Baseball is the only professional sport whose attendance has risen each of the past three seasons. Attendance was down 632,309 in April from the same point in 2012, but the weather played a factor.
The Cubs were down 11.5 percent at Wrigley Field this year, for example, but the average temperature was two degrees colder and there were 5.3 inches more of rain.
Similar trends were in evidence elsewhere. Twins attendance at Target Field was down 12.6 percent with temperatures down 6.5 percent and four more inches of rain. At Kauffman Stadium, the Royals were off 5.9 percent with a drop of five degrees. The Cardinals had a decline of 3.4 percent with temperatures down two degrees and rain up 1.98 inches. And the Brewers experienced an average of 2.1 degrees colder with 3.82 inches more rain, resulting in 10 percent fewer tickets being sold at Miller Park.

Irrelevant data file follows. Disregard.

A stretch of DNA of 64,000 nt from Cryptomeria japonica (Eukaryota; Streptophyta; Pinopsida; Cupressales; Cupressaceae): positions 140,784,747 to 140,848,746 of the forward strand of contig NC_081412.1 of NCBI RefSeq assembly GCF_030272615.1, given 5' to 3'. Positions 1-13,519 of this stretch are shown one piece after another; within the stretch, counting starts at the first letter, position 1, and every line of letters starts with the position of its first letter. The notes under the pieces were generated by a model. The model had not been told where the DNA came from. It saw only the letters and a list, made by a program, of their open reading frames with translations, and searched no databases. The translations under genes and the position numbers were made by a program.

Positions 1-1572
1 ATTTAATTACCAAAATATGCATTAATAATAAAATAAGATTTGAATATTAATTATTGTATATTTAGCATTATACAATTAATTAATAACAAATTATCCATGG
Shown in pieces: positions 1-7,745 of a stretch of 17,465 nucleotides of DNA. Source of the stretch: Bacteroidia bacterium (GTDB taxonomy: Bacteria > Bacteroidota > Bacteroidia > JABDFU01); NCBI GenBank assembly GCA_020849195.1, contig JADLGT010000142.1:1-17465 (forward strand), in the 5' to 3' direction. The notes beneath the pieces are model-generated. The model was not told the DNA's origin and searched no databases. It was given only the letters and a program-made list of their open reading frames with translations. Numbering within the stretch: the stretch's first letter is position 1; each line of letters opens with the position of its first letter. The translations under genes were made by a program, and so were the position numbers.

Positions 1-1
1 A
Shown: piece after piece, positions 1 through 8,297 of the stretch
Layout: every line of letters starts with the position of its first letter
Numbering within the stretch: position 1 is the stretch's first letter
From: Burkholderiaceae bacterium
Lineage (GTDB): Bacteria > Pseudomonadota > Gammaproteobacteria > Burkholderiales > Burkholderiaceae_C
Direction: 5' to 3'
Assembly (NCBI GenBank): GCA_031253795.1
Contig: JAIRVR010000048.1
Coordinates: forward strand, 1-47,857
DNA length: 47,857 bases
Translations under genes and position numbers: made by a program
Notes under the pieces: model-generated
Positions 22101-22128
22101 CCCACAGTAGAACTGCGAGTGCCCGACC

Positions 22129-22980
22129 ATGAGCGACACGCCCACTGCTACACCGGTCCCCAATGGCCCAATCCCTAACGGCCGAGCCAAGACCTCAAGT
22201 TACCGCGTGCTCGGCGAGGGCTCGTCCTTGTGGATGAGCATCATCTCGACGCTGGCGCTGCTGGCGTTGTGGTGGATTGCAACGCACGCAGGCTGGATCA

Those five franchises, plus the Marlins, account for nearly all the drop in the first month.
"The rivalry week of Interleague Play has given us a good lift, and now that we have passed Memorial Day, I'm very optimistic that we will have great months ahead," Selig said.
The four days of Interleague rivalry week produced average crowds of 31,446 on Monday, 29,233 on Tuesday, 30,882 on Wednesday and 31,688 on Thursday. If the total surpasses 73,022,969 this season, the last 10 years will have been the 10 most-attended seasons in baseball history.
Paul Hagenis a reporter for MLB.com. This story was not subject to the approval of Major League Baseball or its clubs.